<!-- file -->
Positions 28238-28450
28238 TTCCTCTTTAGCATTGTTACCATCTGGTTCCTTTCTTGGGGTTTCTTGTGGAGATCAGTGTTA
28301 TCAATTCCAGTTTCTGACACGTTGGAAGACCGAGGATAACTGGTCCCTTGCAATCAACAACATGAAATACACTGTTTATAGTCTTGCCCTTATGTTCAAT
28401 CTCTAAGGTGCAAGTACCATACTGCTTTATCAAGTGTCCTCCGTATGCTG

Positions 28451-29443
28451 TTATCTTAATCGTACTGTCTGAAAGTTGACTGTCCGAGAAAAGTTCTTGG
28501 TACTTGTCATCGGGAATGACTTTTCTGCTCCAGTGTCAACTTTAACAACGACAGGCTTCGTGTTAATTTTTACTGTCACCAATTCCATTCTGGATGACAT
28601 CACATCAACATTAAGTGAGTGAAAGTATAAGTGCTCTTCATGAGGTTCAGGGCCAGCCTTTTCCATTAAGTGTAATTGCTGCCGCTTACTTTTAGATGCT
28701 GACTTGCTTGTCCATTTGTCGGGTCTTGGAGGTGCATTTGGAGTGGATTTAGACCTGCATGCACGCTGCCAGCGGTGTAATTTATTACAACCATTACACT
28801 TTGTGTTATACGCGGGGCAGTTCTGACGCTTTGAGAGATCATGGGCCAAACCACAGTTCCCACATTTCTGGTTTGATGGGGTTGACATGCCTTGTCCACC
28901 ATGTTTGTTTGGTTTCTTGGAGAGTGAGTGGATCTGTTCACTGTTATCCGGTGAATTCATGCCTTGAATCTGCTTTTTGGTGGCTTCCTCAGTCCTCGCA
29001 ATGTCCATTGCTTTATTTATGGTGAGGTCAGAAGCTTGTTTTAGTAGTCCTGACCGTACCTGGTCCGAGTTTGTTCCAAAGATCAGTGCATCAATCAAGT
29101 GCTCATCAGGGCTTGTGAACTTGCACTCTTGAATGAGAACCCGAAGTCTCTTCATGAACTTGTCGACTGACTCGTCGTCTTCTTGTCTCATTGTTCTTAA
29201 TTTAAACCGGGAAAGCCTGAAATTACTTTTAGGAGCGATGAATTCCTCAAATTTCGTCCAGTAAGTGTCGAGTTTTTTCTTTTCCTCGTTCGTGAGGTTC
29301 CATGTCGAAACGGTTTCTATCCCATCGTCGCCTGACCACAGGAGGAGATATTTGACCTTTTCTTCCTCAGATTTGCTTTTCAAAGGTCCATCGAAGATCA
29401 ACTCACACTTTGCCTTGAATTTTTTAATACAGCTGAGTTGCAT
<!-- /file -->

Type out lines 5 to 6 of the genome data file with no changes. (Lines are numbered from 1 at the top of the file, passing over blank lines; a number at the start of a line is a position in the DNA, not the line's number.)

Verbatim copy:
Positions 28451-29443
28451 TTATCTTAATCGTACTGTCTGAAAGTTGACTGTCCGAGAAAAGTTCTTGG